How Pickleball Saved My Marriage
Well, not really. But it did help.
I know, I know. If you hear one more person talk about how they love pickleball you’re going to punch them in the face. I get it. (It’s replaced Cross-Fit as the new way to get people wishing you’d leave the party.)
But this piece is not about pickleball. It’s about long love. And how you need to keep fun in your relationship or you may drift from each other and find yourselves miles apart—or maybe bored apart.
Long love needs fun, too.
Dinner at Piccola Trattoria is great. Binging all eight seasons of Suits is good fun. Netflix Comedy Specials are a hoot. Shared history, kids, and their kids, are an endless source of discussion. But as love morphs into long love, you kind of need more; or at least it jazzes things up to have more.
Pickleball became that for us. You can enjoy it within minutes of picking up a paddle because it’s easy. (Getting good…now that’s the tough part.) It’s competitive. It’s great exercise. It’s usually played outside. And it’s very social since you normally play doubles.
Okay, I’ll concede, playing with the person you live with can be tough. It can get tense and testy. But I have a solution: just chill out! Don’t overvalue winning. Don’t be such a knucklehead. Value the camaraderie and the play.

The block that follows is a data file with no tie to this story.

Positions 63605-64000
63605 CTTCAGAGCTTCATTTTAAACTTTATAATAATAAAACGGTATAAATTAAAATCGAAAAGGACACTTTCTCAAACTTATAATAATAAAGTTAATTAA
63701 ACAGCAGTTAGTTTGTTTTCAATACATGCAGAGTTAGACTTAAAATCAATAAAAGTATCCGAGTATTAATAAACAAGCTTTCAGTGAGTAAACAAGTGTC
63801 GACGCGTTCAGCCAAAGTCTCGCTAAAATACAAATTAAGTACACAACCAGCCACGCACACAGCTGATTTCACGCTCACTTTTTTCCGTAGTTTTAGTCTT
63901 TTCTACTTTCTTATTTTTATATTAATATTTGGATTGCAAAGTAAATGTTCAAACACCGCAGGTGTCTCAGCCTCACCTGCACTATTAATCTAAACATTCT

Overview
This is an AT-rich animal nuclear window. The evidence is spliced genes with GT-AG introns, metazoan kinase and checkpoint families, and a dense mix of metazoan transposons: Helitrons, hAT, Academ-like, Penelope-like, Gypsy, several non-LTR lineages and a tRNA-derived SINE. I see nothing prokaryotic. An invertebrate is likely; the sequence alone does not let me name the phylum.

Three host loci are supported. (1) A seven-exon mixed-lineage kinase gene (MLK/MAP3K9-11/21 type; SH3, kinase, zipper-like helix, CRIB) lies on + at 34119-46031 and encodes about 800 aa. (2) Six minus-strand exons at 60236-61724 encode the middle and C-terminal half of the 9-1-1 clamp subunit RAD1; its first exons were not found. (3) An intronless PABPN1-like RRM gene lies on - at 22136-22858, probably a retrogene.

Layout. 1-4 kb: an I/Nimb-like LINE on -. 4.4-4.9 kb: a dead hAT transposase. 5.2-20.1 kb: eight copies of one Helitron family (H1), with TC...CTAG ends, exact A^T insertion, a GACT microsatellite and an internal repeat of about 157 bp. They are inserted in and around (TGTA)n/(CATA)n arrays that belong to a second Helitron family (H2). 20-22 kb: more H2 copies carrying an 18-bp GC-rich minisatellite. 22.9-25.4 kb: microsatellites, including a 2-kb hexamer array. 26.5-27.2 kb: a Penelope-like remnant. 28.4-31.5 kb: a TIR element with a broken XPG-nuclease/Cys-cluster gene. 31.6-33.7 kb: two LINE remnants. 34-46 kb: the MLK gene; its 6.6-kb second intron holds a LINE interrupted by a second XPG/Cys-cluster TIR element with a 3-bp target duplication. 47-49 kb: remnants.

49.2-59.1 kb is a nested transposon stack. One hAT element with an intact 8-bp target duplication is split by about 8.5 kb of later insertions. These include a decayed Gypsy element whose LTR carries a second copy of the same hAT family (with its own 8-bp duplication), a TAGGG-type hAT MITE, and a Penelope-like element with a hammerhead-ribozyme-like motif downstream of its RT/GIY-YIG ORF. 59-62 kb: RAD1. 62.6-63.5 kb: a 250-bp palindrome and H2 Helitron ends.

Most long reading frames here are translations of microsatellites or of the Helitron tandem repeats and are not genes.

Because think about it, there aren’t that many things like this in a relationship. Some couples love to hike or work out together at the gym. Okay, you have your thing already. Others spend time at the lake or go on exotic vacations. Alright.
But some of us don’t have those things.
Joyce and I didn’t. And it wasn’t like we felt like there was this big old hole in our relationship. But when pickleball came along, we realized how nice it was to laugh on the court, to rib each other, to accuse the other of having ‘concrete feet’, to high-five each other, and then to toast each other an hour later as we ended our day tired.
Do you know how long it had been since we high-fived each other?
Because long love is tricky. It is its own skill. Keeping a relationship from getting sour and going stale takes effort. It takes mental energy and new ideas. It takes self-awareness and couple-awareness. Long love may be one of the most undervalued competencies in life.
It wasn’t like we set out to sriracha our love with a silly game.
We didn’t think it would solve any problems.
It hasn’t made me a better husband. (It’s going to take a lot more than that!)
It hasn’t made her a better wife.
But it sure has brought an element back into our relationship that I remember from our very early days, one that drew us together in the first place, one that made our being together feel unique, one that we felt at an Air Supply concert at the Colorado State Fair in 1980, and one that made us look at each other and say, You, yeah you, I think I’d like to grow old with you.